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Help with C++ references

Hi,

It's been a while since I've used C++ references. I'm trying to put together a smart pointer design that reference-counts some underlying problem. The idea is that once no smart-pointer refers to the underlying object it is deleted.

The problem I have is that I have this method:

SmartProxy& Dog::getInstance();

and it isn't clear how I can create Foo to be returned. If I do this:

SmartProxy& Dog::getInstance()
{
  return SmartProxy(new Dog());
}

then the compiler complains I am returning a reference to SmartProxy which is allocated on the stack as a local variable. Fair enough, but if I allocate the SmartProxy on the heap as follows:

SmartProxy& Dog::getInstance()
{
  return *(new SmartProxy(new Dog()));
}

then who cleans this up? Will the SmartProxy gets deleted off the heap when the returned variable falls out of scope of the callee? Please help :)

Thanks,
Gili
Gili Send private email
Friday, August 03, 2007
 
 
Some clarifications:

- "Foo" should have read "Dog"
- I am not allowed to use templates or exceptions in my library which is why I am reinventing the wheel here.
Gili Send private email
Friday, August 03, 2007
 
 
Just return it via value not a reference - your proxy has to have proper copy construction and assignment operator mechanisms in place so it will work perfectly.
RnR Send private email
Friday, August 03, 2007
 
 
The standard way to do this is to use a static variable:

SmartProxy& Dog::getInstance()
{
  static SmartProxy theInstance(new Dog);
  return theInstance;
}

The other way to do it is with a static variable in the class, instead of in the function, but that's trickier, particularly if you care about thread safety.  Most of the time I don't, but it came up in an interview once, and the version above doesn't have such problems.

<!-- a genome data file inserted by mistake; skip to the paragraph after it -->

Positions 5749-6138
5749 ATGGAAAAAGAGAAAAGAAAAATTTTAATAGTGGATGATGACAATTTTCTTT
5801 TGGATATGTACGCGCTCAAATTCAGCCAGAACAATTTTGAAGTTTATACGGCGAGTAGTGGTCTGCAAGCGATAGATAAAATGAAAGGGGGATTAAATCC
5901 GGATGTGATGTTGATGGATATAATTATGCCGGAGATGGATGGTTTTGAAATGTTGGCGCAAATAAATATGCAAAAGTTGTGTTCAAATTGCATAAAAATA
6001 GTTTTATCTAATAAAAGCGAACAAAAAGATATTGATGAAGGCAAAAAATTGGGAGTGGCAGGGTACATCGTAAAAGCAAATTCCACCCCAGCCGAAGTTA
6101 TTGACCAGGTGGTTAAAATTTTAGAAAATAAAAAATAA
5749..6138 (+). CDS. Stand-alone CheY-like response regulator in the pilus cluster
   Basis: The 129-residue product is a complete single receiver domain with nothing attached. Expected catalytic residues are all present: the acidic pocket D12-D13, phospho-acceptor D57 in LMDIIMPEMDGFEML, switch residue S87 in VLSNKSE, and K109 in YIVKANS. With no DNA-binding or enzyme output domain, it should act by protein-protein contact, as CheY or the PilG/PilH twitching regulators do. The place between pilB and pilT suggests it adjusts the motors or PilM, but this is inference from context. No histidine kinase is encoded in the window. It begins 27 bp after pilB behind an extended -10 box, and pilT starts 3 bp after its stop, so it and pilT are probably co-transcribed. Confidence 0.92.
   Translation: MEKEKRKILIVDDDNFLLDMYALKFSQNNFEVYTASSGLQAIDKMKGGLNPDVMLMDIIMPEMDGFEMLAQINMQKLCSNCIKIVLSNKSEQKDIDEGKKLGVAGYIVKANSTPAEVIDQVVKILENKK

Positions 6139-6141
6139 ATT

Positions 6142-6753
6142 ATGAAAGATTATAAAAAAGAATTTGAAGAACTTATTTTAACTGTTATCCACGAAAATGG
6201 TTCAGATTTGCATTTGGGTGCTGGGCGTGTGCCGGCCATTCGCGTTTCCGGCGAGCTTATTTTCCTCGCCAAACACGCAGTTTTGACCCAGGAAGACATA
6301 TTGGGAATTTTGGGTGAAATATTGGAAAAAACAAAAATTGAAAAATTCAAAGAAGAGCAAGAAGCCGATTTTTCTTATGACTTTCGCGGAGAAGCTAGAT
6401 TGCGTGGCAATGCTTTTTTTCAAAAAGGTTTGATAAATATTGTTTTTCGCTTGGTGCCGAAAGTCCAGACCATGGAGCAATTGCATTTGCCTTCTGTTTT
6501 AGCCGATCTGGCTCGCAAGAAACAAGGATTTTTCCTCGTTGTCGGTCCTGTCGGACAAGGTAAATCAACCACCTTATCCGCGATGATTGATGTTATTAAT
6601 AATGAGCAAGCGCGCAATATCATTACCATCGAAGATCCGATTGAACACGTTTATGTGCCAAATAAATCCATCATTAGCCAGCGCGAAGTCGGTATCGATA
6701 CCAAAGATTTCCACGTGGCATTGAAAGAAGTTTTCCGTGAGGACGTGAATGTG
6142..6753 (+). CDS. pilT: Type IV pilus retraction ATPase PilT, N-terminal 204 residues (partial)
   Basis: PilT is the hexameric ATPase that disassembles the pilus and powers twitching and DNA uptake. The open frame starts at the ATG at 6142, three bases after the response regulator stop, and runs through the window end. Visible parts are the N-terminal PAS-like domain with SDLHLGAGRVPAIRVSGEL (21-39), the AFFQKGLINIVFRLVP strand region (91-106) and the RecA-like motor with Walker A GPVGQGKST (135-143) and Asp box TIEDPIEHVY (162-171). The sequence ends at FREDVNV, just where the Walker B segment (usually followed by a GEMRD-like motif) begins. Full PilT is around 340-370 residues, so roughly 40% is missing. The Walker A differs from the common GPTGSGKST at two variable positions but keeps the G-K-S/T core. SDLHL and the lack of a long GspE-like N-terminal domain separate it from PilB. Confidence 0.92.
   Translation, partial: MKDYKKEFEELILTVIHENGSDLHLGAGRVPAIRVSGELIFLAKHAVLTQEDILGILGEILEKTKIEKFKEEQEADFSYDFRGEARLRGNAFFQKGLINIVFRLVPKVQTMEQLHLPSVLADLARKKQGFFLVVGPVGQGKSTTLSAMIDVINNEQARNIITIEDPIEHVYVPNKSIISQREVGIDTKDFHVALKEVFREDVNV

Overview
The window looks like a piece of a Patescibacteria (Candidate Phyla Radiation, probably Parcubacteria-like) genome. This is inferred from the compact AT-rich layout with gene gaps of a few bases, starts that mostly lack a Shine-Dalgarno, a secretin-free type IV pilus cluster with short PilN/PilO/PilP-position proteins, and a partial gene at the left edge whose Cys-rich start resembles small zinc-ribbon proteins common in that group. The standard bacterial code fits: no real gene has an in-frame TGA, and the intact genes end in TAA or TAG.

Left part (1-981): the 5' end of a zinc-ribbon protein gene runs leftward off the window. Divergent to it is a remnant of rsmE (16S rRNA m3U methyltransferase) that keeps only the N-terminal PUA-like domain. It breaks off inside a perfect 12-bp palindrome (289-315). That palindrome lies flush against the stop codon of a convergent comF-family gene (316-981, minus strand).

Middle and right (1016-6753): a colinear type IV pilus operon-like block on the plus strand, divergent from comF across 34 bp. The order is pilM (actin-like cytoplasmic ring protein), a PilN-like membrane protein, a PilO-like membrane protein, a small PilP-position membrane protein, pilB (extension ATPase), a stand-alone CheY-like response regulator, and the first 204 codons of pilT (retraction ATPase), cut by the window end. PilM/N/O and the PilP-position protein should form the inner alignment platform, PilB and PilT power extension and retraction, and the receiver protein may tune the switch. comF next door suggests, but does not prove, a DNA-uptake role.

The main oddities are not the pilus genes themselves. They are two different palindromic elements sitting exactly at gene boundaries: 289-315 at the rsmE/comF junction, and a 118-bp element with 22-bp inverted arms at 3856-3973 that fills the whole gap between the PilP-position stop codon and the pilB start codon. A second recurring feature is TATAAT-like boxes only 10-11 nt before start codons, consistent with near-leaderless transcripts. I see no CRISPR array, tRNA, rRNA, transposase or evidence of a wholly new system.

Michael G Send private email
Friday, August 03, 2007
 
 
First and foremost, use boost::shared_ptr - it does exactly what you want: http://www.boost.org/libs/smart_ptr/shared_ptr.htm
You can also look at the source code.

Second, the correct way to implement Dog::getInstance is:

SmartProxy Dog::getInstance()
{
  return SmartProxy(new Dog());
}

That is, return by value, not by reference. The static variable idea is bad for two reasons:
1. The static variable is instantiated only once so it will always return a reference to the same value
2. That value will not be deleted until the program terminates
Dan Shappir Send private email
Friday, August 03, 2007
 
 
Michael,

I can't do it the way you mentioned because the method returning the SmartProxy does not own the underlying object. RnR's approach sounds like a good start, I'll give it a try now.

BTW: No one answered this question yet,

return *(new SmartProxy(new Dog()));

what happens in the above case? Will it always leak memory or will the pointer gets deleted when the callee lets the reference fall out of scope?
Gili Send private email
Friday, August 03, 2007
 
 
Dan, thanks for the reference to shared_ptr!

Guys, I am now returning by value and this seems to work except now I've run into a related problem.

I'm inside the constructor of an object that contains a field "SmartProxy& foo". Now, I'd like to execute the following in the constructor:

foo = SmartProxy(new Dog());

unfortunately the compiler complains:

warning C4239: nonstandard extension used : 'argument' : conversion from 'SmartProxy' to 'SmartProxy &'. A reference that is not to 'const' cannot be bound to a non-lvalue; assigment operator takes a reference to non-const

Any ideas?
Gili Send private email
Friday, August 03, 2007
 
 
The 'BTW' question will leak memory.